By: Eric Siegel, Program Chair, Predictive Analytics World for Business
In anticipation of his upcoming conference presentation at Predictive Analytics World for Business Las Vegas, June 16-20, 2019, we asked Allan Sammy, Director, Data Science and Audit Analytics at Canada Post, a few questions about incorporating predictive analytics into business. Catch a glimpse of his presentation, Auditing Analytic Models, and see what’s in store at the PAW Business conference in Las Vegas.
Q: You are a data scientist but you are an internal auditor. Can you explain that?
A: The role of Internal audit in any organization is to help management assess and manage risks that may prevent the organization from achieving its strategic and operational objectives. Today, one of the biggest risks facing organizations is a failure to embrace Analytics and maximize the value of data. Internal Audit can identify and quantify this Analytics Underutilization Risk, recommend the adoption of an analytics solution and in some cases even specify the appropriate type of model.
Q: How does Internal Audit work with the organization’s existing predictive analytics/models?
A: Predictive analytics is becoming more mainstream and therefore more subject to oversight and scrutiny. Management expects that model development be conducted in a structured, auditable fashion and that outputs are explainable and actually achieve the intended business objective. Internal audit applies a rigorous methodology to examining both the analytics development process and the inner workings of the model.
Q: How does predictive analytics deliver value at your organization – what is one specific way in which it actively drives decisions or operations?
A: As the largest delivery and logistics corporation in Canada, moving about 8.4 billion parcels and pieces of mail per year, we use predictive analytics in everything from volume forecasting to human resources and transportation optimization.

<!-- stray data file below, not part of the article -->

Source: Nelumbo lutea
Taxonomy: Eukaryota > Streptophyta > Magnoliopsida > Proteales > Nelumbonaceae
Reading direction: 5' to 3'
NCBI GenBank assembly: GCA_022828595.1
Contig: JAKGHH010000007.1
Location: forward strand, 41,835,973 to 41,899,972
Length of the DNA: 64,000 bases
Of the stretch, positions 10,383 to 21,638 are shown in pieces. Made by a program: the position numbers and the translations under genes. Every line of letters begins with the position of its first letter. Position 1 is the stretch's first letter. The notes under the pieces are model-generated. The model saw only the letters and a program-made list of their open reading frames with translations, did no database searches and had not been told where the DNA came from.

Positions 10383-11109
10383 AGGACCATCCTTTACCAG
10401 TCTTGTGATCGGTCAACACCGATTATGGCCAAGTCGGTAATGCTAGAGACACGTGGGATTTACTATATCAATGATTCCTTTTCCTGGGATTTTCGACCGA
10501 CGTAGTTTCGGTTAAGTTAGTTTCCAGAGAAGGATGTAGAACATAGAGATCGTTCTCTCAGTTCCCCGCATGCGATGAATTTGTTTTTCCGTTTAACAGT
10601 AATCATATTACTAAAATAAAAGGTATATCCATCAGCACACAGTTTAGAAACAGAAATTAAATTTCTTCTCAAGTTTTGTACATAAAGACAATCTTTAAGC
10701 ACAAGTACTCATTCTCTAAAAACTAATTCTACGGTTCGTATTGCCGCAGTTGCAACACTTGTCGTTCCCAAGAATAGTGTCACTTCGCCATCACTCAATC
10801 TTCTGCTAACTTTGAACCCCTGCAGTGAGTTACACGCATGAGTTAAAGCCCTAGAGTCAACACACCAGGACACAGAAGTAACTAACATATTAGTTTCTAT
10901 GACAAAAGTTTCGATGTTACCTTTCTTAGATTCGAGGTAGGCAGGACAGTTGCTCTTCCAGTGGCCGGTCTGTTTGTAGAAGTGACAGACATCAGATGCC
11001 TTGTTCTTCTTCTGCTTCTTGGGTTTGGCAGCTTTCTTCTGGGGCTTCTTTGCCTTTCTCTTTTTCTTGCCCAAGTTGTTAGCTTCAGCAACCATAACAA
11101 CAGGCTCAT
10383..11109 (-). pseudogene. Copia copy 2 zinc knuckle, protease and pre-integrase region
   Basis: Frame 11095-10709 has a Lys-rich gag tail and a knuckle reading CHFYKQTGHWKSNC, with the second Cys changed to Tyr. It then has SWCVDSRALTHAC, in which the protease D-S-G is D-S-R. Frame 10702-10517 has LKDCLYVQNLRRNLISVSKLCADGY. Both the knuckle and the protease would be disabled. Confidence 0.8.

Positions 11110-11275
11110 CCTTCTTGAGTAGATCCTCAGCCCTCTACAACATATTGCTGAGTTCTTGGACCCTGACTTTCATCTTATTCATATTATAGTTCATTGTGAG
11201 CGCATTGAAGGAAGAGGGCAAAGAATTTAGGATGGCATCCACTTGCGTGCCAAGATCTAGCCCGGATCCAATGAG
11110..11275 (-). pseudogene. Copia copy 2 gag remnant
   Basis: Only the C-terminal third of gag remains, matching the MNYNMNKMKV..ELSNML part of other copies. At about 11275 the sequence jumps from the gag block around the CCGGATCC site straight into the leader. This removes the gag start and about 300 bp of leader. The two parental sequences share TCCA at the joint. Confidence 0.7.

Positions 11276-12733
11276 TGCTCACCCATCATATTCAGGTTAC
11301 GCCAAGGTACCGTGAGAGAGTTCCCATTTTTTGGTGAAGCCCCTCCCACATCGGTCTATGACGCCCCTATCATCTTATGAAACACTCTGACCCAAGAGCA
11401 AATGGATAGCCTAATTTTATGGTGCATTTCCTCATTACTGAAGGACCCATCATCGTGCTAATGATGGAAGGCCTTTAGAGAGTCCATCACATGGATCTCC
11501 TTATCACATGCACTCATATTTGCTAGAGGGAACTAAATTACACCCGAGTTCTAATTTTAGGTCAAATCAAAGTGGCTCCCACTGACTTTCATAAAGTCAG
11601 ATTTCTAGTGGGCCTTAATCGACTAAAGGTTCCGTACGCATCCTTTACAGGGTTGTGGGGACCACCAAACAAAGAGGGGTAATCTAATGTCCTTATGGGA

Q: What surprising discovery or insight have you unearthed in your data?
A: I can think of a few examples, however; in my current role as Director, Data Science and Audit Analytics and my previous role as Director, Fraud Risk Management, those examples typically involve unearthing the types of discoveries that can’t really be made public. For example, in my previous role my team and I built a neural network model to predict financial statement manipulation at service providers – and made several interesting discoveries.
Q: Sneak preview: Please tell us a take-away that you will provide during your talk at Predictive Analytics World.
A: For an analytics project to be successful in a corporate environment, developers have to be able to demonstrate to Management that their model has been created in a structured manner, achieves the intended objective and is able to withstand the audit process.
By: Eric Siegel, Conference Chair, Predictive Analytics World for Business